The resignation on Friday of Lebanese Prime Minister Najib Mikati, leaving Lebanon in a state of political limbo, leads Arabic news on Sunday.
In comments to the London-based daily Al-Hayat, Mikati said he could not stand the daily attacks on him in local media. In addition, Mikati said he resigned because the government could not agree on a committee to supervise the upcoming elections and would not extend the tenure of general security director Ashraf Rifi.
“For the first time in a while, I wake up pleased,” Mikati said, emphasizing that he would continue to head the interim government. He said he did not tell anyone about his decision to resign ahead of time, so as to stave off pressure on him to stay on.
“Today a friend called me, saying, ‘Why did you resign? The country will enter a governmental void.’ I answered, ‘Is there no one else but me in this country? do I have to take responsibility for everything that goes on?'”
The Saudi news website Elaph reports that Mikati’s resignation has brought Lebanon to “its worst crisis since the start of the Syrian crisis.” The daily says Mikati’s decision came against the backdrop of “a Sunni sense of political alienation in a country controlled by Hezbollah.”
“Prime Minister Najib Mikati did well to resign the day before yesterday,” writes Imad A-Din Adib in an op-ed Sunday in the Saudi-owned newspaper A-Sharq Al-Awsat.
“The man has struggled to please forces that are impossible to please at the same time. He cannot be the first Sunni politician amid strong Sunni doubts regarding the political role of Shiite forces within the ruling coalition.”
Al-Hayat columnist Abdullah Iskandar places the blame for Mikati’s resignation squarely on Hezbollah.
“Hezbollah fires Mikati,” reads the headline of his Sunday op-ed.
“Those who know Prime Minister Najib Mikati will deny that the reason for his resignation was his inability to continue, or political embarrassment. More likely, he resigned after realizing that the ‘coup’ carried out by Hezbollah against the March 14 government, bringing him to power as prime minister, has exhausted its political purpose. The actual influential force in his government has decided to fire him,” writes Iskandar.
“His resignation has left Lebanon with no executive. Even if a new prime minister is named following the necessary parliamentary consultations, no Sunni politician will be named to form a new government in the foreseeable future.”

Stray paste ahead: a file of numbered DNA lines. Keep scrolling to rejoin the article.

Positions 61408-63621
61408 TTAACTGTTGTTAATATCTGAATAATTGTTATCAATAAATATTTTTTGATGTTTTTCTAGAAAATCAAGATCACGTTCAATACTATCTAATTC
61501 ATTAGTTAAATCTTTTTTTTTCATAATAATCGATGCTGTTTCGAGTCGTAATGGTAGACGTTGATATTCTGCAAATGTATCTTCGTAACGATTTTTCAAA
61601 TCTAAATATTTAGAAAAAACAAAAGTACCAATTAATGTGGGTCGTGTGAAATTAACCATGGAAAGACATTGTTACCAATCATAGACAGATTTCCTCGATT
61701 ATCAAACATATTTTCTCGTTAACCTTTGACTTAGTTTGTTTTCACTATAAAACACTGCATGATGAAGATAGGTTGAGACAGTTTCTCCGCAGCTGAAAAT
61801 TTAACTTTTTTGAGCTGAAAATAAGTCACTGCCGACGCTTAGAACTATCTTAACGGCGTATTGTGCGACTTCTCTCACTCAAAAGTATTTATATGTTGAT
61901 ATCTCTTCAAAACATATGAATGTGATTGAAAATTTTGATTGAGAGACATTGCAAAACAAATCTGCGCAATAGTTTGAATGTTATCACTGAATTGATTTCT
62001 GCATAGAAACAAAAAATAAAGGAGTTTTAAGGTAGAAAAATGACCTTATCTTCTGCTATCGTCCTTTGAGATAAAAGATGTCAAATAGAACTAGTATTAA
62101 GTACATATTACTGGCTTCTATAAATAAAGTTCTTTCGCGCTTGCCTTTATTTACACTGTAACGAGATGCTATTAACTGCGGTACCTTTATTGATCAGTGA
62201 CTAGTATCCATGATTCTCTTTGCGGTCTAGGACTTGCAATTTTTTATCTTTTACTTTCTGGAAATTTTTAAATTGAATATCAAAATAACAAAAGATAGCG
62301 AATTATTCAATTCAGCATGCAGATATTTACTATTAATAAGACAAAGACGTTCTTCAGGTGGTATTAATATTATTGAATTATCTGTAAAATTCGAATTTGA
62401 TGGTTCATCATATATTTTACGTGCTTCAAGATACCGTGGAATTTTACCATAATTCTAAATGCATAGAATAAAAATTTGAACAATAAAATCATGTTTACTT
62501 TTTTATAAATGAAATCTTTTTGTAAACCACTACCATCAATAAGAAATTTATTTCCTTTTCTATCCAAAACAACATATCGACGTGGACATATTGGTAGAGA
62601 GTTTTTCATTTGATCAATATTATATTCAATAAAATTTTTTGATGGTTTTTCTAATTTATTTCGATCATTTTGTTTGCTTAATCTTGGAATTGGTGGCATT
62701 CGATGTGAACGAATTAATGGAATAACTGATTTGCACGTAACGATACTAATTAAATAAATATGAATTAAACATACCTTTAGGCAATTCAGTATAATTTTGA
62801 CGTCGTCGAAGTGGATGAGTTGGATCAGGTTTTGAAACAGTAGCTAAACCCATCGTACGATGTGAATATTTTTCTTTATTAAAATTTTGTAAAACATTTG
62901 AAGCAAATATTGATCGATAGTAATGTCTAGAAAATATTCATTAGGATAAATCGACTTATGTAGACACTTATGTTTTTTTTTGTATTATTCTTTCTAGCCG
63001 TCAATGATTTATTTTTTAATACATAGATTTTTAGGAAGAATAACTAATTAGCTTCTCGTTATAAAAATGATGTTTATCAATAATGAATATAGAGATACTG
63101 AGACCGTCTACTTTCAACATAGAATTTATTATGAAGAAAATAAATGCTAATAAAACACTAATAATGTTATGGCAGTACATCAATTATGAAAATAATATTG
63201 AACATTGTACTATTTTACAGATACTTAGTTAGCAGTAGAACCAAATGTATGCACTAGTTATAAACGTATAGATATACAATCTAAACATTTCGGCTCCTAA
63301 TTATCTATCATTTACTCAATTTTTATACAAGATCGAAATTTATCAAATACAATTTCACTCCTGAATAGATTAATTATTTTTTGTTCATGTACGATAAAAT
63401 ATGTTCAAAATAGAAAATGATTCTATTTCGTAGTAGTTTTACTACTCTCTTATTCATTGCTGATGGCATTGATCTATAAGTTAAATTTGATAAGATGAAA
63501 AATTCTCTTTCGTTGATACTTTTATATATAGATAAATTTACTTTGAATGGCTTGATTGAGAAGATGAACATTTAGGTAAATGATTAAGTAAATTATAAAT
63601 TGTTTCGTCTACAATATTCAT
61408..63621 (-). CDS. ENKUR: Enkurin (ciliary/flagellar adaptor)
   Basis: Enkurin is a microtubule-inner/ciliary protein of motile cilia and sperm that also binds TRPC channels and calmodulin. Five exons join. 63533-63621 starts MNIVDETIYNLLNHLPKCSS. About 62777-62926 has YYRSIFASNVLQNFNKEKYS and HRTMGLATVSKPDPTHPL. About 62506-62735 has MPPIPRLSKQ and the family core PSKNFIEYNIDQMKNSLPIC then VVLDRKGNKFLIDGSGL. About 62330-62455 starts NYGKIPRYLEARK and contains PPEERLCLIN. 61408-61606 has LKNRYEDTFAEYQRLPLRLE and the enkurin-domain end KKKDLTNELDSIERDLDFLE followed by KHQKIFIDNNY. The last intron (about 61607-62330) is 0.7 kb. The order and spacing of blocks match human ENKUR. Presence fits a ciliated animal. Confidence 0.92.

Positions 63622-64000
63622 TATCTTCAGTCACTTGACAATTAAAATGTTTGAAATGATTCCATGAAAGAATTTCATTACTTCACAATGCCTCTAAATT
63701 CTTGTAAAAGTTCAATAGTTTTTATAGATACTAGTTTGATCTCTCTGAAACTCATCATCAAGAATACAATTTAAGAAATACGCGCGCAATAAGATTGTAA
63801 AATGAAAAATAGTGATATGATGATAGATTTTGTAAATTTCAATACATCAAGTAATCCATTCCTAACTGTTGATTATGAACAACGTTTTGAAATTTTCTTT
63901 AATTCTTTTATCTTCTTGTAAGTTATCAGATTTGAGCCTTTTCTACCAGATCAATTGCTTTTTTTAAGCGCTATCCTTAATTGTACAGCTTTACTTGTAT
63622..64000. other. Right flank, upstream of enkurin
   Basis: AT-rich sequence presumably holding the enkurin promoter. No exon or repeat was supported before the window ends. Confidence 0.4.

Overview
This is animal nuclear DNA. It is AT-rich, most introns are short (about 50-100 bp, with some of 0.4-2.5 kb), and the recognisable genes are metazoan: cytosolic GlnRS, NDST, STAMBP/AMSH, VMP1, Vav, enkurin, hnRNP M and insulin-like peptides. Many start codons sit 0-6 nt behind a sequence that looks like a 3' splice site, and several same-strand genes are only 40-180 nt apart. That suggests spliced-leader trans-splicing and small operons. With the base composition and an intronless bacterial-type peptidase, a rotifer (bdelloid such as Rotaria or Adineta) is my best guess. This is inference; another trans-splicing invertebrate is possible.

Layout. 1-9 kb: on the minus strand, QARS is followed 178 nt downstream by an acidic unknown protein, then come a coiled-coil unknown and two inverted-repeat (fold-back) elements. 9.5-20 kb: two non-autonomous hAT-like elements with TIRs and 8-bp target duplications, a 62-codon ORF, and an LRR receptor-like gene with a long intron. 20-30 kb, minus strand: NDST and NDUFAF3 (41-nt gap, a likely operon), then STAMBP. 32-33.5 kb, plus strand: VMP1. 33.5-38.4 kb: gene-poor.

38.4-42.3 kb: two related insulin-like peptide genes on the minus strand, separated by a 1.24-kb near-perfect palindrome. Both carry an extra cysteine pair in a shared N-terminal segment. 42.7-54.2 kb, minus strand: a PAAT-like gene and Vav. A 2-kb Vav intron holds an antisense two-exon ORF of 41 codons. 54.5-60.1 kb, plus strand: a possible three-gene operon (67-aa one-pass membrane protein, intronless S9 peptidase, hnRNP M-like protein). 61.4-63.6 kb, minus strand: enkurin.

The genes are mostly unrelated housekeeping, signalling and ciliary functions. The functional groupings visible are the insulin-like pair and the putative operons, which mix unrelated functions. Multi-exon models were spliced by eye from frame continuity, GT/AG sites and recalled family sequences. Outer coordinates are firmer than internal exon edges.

Meanwhile, the Dubai-based news channel Al-Arabiya reports that the Lebanese army has entered the city of Tripoli, where pro- and anti-Assad forces have been clashing. According to the channel, the “unprecedentedly” violent clashes in the neighborhoods of Bab Tabaneh and Jabel Muhsin led to the injury of four Lebanese citizens on Saturday.
Alawites discuss post-Assad future
A-Sharq Al-Awsat leads its front page on Sunday with reports of a unique conference in Cairo where Syrian Alawites — members of the religious sect of President Bashar Assad and supposedly his staunchest allies — have gathered to discuss “the day after.”
According to the paper, the meeting adopted three premises: the Syrian people should protect each other and the regime should not protect one denomination; the Assad regime is preparing a civil war between various segments of society; and, finally, Assad will not hesitate to divide Syria’s territory if need be.
Quoting The Wall Street Journal, the paper reports that the CIA is training Syrian oppositionists on the use of advanced weaponry (without actually providing the weapons), as well as conveying intelligence information on Syrian army deployment based on satellite images.
Meanwhile, while condemning a terror attack that killed senior Syrian cleric Muhammad Al-Buti on March 21, Saudi columnist Khaled Dakhil said the assassination was to be expected.
“The killing of Sheikh Muhammad Said Ramadan Al-Buti, along with the other victims of the explosion at the Iman mosque in Damascus, is no doubt a heinous crime. Unfortunately the killing of the sheikh was no surprise. Why? because Sheikh Al-Buti clearly and explicitly chose to stand alongside the regime in the bloody conflict raging in Syria for two years. Here lies the tragedy.
“The alignment of such a politically and socially significant personality on the side of the regime means he has made enemies of the other side of an existential conflict.”